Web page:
(Bloomberg) -- Treasury Secretary Janet Yellen will travel to Mexico this week for a series of high-level meetings, including a session with President Andres Manuel Lopez Obrador, focused on stemming the supply of fentanyl into the US as well as building economic ties between the two countries.

“Secretary Yellen will engage Mexican government counterparts to further close cooperation on fentanyl trafficking and meet with banking leaders in Mexico to advance Treasury’s work with the private sector to curb illicit finance tied to fentanyl,” the department said Monday in a statement.

The Biden administration has amped up its fight against the deadly drug at the same time that it’s become a political attack point. Republicans have accused Biden of not doing enough to address the problem and pressured him to enforce a crackdown at the border. 

Florida Governor Ron DeSantis, a Republican presidential candidate, pledged to send US special forces into Mexico to destroy fentanyl labs and disrupt cartel operations if he’s elected.

Biden’s one clear win in his meeting last month with China’s President Xi Jinping was an agreement for a law enforcement crackdown on Chinese exports of chemicals that Mexican cartels use to manufacture fentanyl.

Yellen, who’s scheduled to arrive in Mexico City Tuesday evening, will visit a government crime lab on Wednesday where she’ll deliver remarks. She’s also set to meet Victoria Rodriguez Ceja, governor of the central bank of Mexico on Wednesday, and with Obrador and her counterpart, Finance Minister Rogelio Ramirez De La O, on Thursday.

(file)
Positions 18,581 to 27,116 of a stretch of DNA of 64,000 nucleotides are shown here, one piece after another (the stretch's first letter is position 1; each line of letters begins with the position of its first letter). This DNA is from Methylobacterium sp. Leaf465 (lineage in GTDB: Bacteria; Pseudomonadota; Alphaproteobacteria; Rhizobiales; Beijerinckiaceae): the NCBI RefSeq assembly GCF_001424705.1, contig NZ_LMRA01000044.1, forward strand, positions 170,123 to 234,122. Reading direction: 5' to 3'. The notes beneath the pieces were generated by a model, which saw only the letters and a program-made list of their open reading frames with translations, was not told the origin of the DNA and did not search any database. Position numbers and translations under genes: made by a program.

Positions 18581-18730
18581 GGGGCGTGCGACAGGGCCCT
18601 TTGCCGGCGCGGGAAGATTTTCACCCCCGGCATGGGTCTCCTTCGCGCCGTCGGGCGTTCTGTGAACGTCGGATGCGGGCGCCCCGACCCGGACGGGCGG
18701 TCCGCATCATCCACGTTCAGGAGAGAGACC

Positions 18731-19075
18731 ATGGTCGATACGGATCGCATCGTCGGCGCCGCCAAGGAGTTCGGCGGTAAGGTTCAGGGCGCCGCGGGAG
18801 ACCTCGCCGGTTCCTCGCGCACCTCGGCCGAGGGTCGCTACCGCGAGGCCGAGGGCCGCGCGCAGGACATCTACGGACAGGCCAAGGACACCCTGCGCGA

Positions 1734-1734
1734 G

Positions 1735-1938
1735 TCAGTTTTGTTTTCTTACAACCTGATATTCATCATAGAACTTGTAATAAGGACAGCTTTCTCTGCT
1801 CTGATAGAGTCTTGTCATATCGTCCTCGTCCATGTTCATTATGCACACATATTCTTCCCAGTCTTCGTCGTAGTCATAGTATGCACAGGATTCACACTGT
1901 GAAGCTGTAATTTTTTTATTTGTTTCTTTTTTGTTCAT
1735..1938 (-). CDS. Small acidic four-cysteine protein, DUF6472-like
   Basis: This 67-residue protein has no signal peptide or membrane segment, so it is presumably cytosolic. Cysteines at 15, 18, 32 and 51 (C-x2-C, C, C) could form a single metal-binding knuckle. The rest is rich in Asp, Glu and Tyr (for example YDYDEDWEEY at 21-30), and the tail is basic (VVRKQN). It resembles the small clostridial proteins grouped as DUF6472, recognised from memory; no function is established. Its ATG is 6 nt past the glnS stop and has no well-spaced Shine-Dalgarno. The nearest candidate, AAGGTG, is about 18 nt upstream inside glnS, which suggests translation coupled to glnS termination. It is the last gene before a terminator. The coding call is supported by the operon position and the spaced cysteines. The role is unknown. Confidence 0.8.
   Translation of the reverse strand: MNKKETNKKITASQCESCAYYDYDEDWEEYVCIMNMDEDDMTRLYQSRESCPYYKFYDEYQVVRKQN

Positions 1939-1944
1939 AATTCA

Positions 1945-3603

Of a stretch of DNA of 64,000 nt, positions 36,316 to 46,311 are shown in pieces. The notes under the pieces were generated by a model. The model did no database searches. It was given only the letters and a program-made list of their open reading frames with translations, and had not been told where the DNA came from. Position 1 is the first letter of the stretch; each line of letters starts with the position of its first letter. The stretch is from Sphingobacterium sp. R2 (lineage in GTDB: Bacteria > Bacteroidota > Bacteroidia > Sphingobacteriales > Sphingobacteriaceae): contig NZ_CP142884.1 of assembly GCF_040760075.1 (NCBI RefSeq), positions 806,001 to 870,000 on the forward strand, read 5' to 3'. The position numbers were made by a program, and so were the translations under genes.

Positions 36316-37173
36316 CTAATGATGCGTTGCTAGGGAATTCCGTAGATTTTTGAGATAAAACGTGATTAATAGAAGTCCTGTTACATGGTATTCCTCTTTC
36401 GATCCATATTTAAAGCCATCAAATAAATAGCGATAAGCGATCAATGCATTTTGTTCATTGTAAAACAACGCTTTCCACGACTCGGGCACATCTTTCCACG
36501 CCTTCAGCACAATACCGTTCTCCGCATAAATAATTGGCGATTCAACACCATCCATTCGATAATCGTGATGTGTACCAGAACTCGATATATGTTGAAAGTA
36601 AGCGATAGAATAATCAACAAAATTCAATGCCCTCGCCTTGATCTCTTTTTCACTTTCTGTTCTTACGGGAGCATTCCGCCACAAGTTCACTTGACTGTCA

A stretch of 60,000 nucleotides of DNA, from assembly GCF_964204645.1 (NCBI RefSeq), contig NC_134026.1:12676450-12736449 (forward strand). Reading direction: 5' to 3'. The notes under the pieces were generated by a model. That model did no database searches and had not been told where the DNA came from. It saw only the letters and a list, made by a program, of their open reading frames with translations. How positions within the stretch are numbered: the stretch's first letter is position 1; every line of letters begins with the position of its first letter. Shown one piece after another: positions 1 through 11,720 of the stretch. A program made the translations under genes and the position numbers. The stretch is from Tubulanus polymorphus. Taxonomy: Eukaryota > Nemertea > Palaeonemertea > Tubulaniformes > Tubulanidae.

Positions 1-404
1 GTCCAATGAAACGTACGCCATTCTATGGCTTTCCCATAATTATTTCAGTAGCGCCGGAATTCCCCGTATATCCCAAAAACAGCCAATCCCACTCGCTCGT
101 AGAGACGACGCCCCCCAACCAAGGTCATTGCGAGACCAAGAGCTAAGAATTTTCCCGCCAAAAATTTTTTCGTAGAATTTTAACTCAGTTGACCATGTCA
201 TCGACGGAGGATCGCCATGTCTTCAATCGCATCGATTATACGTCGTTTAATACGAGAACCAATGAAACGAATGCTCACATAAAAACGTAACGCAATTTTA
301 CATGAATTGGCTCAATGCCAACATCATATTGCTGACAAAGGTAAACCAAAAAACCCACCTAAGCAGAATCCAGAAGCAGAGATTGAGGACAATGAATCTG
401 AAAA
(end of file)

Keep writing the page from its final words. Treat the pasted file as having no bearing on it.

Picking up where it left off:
Yellen’s trip to Mexico is also part of her effort to advance the administration’s ‘friend-shoring’ push, the idea that the US should strengthen trade relationships with trusted partners to bolster global supply chains, reduce dependence on a small number of nations for critical components and shield the economy from geopolitical risks. 

Mexico is especially well positioned for such opportunities given its proximity to the US and the frequent interaction companies have in both markets, a senior Treasury official told reporters.  

Mexico’s Finance Ministry will push to deepen financial integration between the two countries, particularly around digital finance, seeking to build on North America’s free trade agreement, an official told Bloomberg News. They’re also hoping to strengthen supply chains and boost investment, especially in energy and infrastructure, and tackle all forms of illicit finance, the official said.

Chinese companies dominate the production of fentanyl, as well as its precursors, but Mexico has become a major transit and production point, according to a study from the Wilson Center, a non-partisan research institute.

The Treasury announced Monday it had formed a new “strike force” meant to increase coordination related to fentanyl investigations between the department’s Office of Terrorism and Financial Intelligence, the Internal Revenue Service’s criminal investigations unit and at least four other internal groups. 

Fentanyl is a synthetic opioid approximately 100 times more potent than morphine. According to the Centers for Disease Control and Prevention, synthetic opioids are the primary driver of overdose fatalities in the US, responsible for more than 70,000 deaths in 2021.

--With assistance from Max de Haldevang.

(Adds Mexican Finance Ministry’s priorities in ninth paragraph)

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